10-week academic project (individual)
POC: User research, interaction design, visual design
Sponges is intended as a mobile application that provides people with quick, easy-to-find guidance on the best ways to clean and maintain things around their home, including objects and spaces they never even knew they should be looking after.
I created a POC for Sponges as my capstone project when I studied UX Design at BrainStation Toronto.
As much as my parents tried to "train" me (as my mother liked to say) to do these things before I moved out, I dismissed the idea, confident that I'd figure it all out when the time came to do so. While I wish I had listened to my parents, I thought there was no way I could be the only one struggling with this. So, I did some research…
To truly understand the underlying issues behind my generation's relatively poorer cleaning and maintenance habits/skills, I needed to talk to people. So, I developed a research plan to supplement what I found online.
Doing so allowed me to profile my primary users as: young adults who live away from their parents and want to adopt better cleaning and maintenance habits/skills.
In doing so, I learnt that Olivia's experience could have been less painful if she:
1️⃣ Had a more dedicated means than social media to learn about household objects/spaces she should be looking after
“How might we provide young adults with the knowledge and support they need to more efficiently and effectively clean and maintain their home?”
As I could not prototype an entire app within the timelines of this project, I needed to prioritize features that I believed would most effectively deliver on my solution’s value proposition.
But what was my value proposition? To figure it out, I had to ask myself:
“A mobile application that shows young adults the best ways to clean and perform basic maintenance around their home”
With my app’s value proposition at the core, the user stories were driven by the needs and ideas I heard from my interviewees, as well as the opportunity areas uncovered in Olivia's experience map.
My product backlog included the following features for my app:
*These features would at the very least be visible, but not clickable, in the prototype.
To create a skeleton for my app's UX, I then developed a flow diagram for what I determined as my app's primary feature (as per my value proposition): learning how to clean a household object or space. (Click on the images to expand)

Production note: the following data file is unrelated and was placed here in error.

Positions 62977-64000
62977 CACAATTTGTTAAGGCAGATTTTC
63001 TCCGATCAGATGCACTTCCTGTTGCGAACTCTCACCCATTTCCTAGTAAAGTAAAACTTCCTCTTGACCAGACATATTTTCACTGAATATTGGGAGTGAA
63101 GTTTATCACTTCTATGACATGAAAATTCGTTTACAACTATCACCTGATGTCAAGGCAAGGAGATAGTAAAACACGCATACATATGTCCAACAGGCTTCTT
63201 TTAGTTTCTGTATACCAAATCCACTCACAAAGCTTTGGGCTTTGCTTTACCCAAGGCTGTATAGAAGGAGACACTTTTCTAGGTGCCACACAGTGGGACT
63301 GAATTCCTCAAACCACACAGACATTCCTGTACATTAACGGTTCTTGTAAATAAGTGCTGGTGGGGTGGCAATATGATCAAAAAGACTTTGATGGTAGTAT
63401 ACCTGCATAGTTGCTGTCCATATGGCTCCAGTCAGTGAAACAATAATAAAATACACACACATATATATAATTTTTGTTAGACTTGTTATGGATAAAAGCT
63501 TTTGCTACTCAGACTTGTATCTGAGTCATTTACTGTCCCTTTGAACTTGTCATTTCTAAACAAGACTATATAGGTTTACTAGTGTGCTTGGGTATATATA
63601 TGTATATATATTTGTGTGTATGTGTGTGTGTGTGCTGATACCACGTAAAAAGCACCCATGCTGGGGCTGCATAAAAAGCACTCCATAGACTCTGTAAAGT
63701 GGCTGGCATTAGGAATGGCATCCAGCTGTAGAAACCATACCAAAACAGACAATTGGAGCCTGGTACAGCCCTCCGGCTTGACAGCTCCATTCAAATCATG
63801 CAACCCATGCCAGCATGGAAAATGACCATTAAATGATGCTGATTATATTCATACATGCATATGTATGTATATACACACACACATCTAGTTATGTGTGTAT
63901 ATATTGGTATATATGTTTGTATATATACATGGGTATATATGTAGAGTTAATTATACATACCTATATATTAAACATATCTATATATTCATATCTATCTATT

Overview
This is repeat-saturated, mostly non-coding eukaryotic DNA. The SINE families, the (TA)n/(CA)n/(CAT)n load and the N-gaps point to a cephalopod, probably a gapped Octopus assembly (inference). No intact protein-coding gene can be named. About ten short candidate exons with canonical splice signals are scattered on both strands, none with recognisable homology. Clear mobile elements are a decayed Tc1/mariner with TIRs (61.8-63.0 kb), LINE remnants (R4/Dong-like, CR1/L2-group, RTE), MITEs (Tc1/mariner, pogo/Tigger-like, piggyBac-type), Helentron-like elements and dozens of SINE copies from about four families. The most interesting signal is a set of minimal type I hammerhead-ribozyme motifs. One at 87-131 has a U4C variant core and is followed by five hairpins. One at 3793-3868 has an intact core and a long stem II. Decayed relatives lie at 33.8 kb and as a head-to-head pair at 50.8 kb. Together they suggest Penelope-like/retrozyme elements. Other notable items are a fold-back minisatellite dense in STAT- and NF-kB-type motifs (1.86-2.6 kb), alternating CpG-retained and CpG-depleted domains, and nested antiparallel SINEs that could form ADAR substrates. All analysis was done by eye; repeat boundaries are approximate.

As I progressed through this project, I realized that to include both cleaning and maintenance in my prototype would be too ambitious with the time I had, so I chose to prioritize cleaning for the following reasons:
▫️Many of my target users rent, rather than own, their dwelling, and therefore aren't responsible for maintenance.
▫️As I found through my questionnaire, my target users are generally less capable of cleaning, compared to maintenance.
▫️Some of my female interviewees expressed that they expect a man to take care of maintenance tasks for them.
▫️Cleaning is a routine task that brings about more daily challenges, compared to maintenance which usually occurs ad hoc.
With my task flow diagram developed, I populated a design inspiration board and made a number of sketches to decide on the patterns my app would adopt. I contemplated navigation methods, button formats, container layouts and potential adjustments to my task flow before landing on what I felt was the most promising design.
I conducted two rounds of desirability and usability testing with five unique test users per round to uncover gaps and opportunity areas in my solution. Below are the top issues my test users pointed out to me:
As part of a one-day challenge my BrainStation cohort did in class, I reimagined Sponges as a voice-only interface that could operate on an Amazon Alexa-enabled device. This accounted for a new variation of my persona's current-state experience as well as an expanded set of user stories.
View my design process here
As I close off my project, I considered the potential impact and future of my design based on some questions I drew from the Tarot Cards of Tech.
As the focus of the program was to practice core HCD skills, my project did not include comprehensive assessments of business viability or technical feasibility. However, I did give some thought to what would need to happen, from a business standpoint, in order to move Sponges into production.
2️⃣ Inspiration-finding is time well invested
3️⃣ Test your test scripts
4️⃣ "Cool" doesn't always mean "great"
5️⃣ Onboard your users
As my time at BrainStation and capstone project came to an end, I owed thanks to so many people for their contributions to my success during the program: